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Explore the sights, sounds and tastes along the famous Patong Beach

If a ladyboy show is not your cup of tea, you can walk from Patong beach to the nearby Bangla Road area instead. At night, the area is closed off to traffic and it becomes an entertainment district lined with bars, discos and night clubs offering cabaret shows and other adult entertainment.

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For some lively shows, check out Bangla Road

DAY TWO

Your visit to Phuket would not be complete without checking out the many exotic islands and bays off the eastern shore. The famous Phi Phi twin islands, comprising Phi Phi Don and the smaller Phi Phi Lee, are star attractions that can reached by a two-hour ferry ride from Phuket. The main Phi Phi island is small enough to be explored on foot and you may want to stay the night there to fully explore the island. Fortunately, there are more than a hundred resorts on Phi Phi and prices are not that expensive. However, you can forget about visiting Maya Bay on the smaller island. Made famous by the Hollywood flick, The Beach, the bay has been closed indefinitely for coral rejuvenation after being trampled by thousands of tourists daily.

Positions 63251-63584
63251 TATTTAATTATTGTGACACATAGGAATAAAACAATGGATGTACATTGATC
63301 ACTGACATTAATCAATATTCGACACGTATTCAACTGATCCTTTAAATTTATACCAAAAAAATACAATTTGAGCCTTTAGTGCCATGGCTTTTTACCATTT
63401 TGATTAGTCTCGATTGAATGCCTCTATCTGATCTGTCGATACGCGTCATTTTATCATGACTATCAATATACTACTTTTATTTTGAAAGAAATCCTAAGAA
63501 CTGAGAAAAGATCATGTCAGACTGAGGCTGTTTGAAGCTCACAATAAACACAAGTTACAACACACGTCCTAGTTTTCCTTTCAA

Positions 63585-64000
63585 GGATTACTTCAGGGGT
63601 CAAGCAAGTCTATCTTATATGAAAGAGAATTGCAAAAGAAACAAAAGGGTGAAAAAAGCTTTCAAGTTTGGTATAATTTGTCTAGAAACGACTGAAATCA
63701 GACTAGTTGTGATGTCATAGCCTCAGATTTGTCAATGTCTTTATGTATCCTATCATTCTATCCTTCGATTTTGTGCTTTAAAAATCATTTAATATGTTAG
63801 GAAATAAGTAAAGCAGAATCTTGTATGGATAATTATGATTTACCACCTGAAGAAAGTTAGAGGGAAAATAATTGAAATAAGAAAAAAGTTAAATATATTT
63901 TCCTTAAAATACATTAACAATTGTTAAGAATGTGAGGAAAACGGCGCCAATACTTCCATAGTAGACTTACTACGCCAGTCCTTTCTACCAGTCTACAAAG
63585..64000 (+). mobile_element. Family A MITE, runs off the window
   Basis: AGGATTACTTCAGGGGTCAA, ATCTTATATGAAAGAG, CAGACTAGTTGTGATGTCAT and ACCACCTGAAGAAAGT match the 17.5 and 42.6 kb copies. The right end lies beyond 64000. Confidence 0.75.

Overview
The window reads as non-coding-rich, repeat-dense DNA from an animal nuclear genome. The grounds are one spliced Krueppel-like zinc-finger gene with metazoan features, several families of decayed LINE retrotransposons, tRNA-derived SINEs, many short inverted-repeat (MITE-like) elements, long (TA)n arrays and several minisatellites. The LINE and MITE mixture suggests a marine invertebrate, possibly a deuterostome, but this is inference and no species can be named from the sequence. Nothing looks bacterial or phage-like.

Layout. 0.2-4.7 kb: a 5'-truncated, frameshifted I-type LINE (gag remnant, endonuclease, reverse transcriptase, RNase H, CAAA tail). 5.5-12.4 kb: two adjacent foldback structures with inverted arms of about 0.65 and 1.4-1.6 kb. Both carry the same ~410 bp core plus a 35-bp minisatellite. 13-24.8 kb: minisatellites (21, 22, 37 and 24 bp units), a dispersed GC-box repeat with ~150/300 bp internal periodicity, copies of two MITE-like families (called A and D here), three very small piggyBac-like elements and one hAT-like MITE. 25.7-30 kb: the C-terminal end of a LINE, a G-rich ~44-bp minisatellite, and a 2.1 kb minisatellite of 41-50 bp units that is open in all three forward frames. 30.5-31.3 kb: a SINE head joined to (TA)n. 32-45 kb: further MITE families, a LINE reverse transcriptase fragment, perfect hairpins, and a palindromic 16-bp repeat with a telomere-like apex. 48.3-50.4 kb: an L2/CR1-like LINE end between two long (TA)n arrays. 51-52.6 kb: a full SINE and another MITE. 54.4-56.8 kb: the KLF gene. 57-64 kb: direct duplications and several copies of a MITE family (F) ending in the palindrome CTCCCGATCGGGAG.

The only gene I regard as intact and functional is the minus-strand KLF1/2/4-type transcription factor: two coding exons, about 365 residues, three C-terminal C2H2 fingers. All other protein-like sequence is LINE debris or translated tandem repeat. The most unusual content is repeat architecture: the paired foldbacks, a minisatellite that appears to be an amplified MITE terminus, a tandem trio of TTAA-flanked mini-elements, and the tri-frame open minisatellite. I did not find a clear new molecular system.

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The picturesque Phi Phi Don (L); the spectacular Maya Bay, which is currently closed for coral rejuvenation works

Alternatively, you could go island hopping around Phang Nga Bay. Many tour operators offer a tour package which includes James Bond island (Koh Ta-pu) and Koh Panyee, which is a lunch-stopover. Around the bay, you will get up close to some of the spectacular limestone karsts, caves and beaches that the area is famous for. Sea kayaking is also offered as an option on some of the tours.

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Explore the islands around Phang Nga Bay such as James Bond island a.k.a Koh Ta-pu (L) and Koh Panyee

You can also stay overnight on the bigger islands of Ko Yao Noi or Ko Yao Yai in Phang Nga Bay. Between the two, Yao Noi is more developed with the presence of several resorts.

If you get seasick from boat rides, you can still get a panoramic view of Phang Nga Bay from Samet Nangshe Viewpoint, about two hours’ drive north of Phuket town. If you head out there very early before dawn, you may be rewarded with a spectacular sunrise.